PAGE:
The Face of Battle examines warfare from the viewpoint of the common soldier by analyzing and comparing three well-known battles. Starting with Agincourt, moving on to Waterloo, and finally the Somme, the author describes warfare as experienced by the warrior of the day. Characterizing the campaigns and planning which led up to each battle, Keegan provides background for each engagement he then seemingly details from the very midst of the carnage.

His expert knowledge and engaging style allow the book to make its point without losing the attention of the reader. The book’s fresh approach to battlefield history stems from Keegan’s overwhelming experience in the subject. Keegan taught at Britain’s Royal Military Academy Sandhurst as the Senior Lecturer in Military History for many years. In addition to writing numerous books on military history, Vassar College has named him a Delmas Distinguished Professor of History, he has been a Fellow of Princeton University (“Vintage,” Keegan), and is currently a Fellow of the Royal Society of Literature.

Though he admits to never actually being in battle, Keegan’s extensive personal research, interviews, and scholarship on the subject of military history lend him plenty of credence to speak on the subject of battle. However, Keegan believes the men who fought in them should ideally relate their own histories. “…Where possible, an essential ingredient in battle narrative and battle analysis,” he says, “[is] allowing the combatants to speak for themselves. ” Keegan does, in fact, focus on a more immediate view of battle, as seen from the eyes of a common infantryman.

He uses both primary and secondary sources to reconstruct a certain picture of each battle in his book. However, both primary and secondary sources have pitfalls. As John Mundy, author of Europe in the High Middle Ages 1150-1300, in a review of The Face of Battle notes, “…soldiers present at an engagement usually exaggerate the numbers facing them… ” (679). One must also question his use of secondary historical sources. For instance, his rendition of Waterloo takes much of its information from the writing of Captain William Siborne, a British opographer who is credited with changing how the world perceived the Duke of Wellington after the Battle of Waterloo. After Siborne alleged that the Prussians had far more impact on Napoleon’s eventual defeat then previously believed, the Duke of Wellington lost much of his previous favor (Adamson). If Keegan had wanted to add more credibility to his work, he should have avoided controversial sources and dwelt more on the ideas his book attempts to convey, circumventing any possible impact to his own efforts.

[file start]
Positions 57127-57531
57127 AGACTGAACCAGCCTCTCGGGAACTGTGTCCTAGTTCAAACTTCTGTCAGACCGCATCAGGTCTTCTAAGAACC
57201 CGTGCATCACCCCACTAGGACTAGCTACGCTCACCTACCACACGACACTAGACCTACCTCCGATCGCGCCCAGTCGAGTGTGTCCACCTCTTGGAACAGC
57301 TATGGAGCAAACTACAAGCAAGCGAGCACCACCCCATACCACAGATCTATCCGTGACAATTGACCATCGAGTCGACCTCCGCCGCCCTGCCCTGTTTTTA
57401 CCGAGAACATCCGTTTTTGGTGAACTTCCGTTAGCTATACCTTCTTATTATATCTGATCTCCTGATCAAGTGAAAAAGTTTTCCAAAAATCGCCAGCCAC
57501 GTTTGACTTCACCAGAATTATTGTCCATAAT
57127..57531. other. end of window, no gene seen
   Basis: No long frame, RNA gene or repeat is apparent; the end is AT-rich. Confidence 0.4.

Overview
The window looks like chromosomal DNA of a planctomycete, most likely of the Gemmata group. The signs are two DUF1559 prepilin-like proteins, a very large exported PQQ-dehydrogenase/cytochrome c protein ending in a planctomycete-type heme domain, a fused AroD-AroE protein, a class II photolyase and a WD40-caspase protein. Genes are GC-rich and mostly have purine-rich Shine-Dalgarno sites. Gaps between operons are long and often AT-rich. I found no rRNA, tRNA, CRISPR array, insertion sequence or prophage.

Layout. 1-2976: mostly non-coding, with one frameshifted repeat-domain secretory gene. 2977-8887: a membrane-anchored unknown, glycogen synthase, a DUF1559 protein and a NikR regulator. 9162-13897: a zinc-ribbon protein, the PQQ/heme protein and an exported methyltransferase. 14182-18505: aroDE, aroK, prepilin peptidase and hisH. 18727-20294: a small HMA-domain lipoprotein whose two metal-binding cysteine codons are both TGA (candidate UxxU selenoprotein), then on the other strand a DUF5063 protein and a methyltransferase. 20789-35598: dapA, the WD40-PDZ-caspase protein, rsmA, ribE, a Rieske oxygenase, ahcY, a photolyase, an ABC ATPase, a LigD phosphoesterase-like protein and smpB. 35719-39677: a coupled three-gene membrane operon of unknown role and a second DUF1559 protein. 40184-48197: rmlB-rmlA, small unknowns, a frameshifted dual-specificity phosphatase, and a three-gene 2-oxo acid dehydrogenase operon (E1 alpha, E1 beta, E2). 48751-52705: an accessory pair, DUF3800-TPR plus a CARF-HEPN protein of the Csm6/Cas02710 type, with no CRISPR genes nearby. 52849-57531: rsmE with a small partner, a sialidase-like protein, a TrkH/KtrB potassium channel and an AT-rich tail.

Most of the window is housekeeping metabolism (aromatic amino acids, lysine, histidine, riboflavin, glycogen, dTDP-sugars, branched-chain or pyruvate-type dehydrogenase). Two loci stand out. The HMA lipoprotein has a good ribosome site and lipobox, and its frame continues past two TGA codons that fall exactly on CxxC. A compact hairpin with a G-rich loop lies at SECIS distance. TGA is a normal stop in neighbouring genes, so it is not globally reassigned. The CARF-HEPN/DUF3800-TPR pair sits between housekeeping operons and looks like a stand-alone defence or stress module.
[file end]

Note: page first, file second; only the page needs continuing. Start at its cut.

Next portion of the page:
However, his choice of historical material should not be used as a means to discredit his admirable conclusions. Keegan finds, through his study of the three chosen battles, that the central nature of warfare over the years remains unchanged. It is still today, despite advances in technology and tactics, an overwhelmingly man-to-man affair between individuals in a gruesome and horrific contest of violence.

Although mechanization and wireless communication have changed the character of battle, the principles of courage, fear, and leadership still dominate the battlefield. What battles have in common,” he states, “is human: the behavior of men struggling to reconcile their instinct for self-preservation, their sense of honor, and the achievement of some aim over which other men are ready to kill them,” (303). In his analysis of war through the ages, despite its many consistencies, Keegan notes several trends in the character of battle. For instance, in the uncertain examination of war he remarks that, “One statement can be safely made…battles have been getting longer,” (308).

At Agincourt, the English forces repelled a numerically superior French force in a matter of hours. The Battle of Waterloo found Napoleon defeated in a matter of days, while the battle of the Somme lasted months. Employing a creative analogy of the sport mountaineer, Keegan remarks on the exposure, technical difficulty, accident rate, and objectives dangers faced by modern soldiers as opposed to combatants of the past. Along with the increased duration of the average battle over the years, according to Keegan, the number and severity of “objective dangers” has gone up.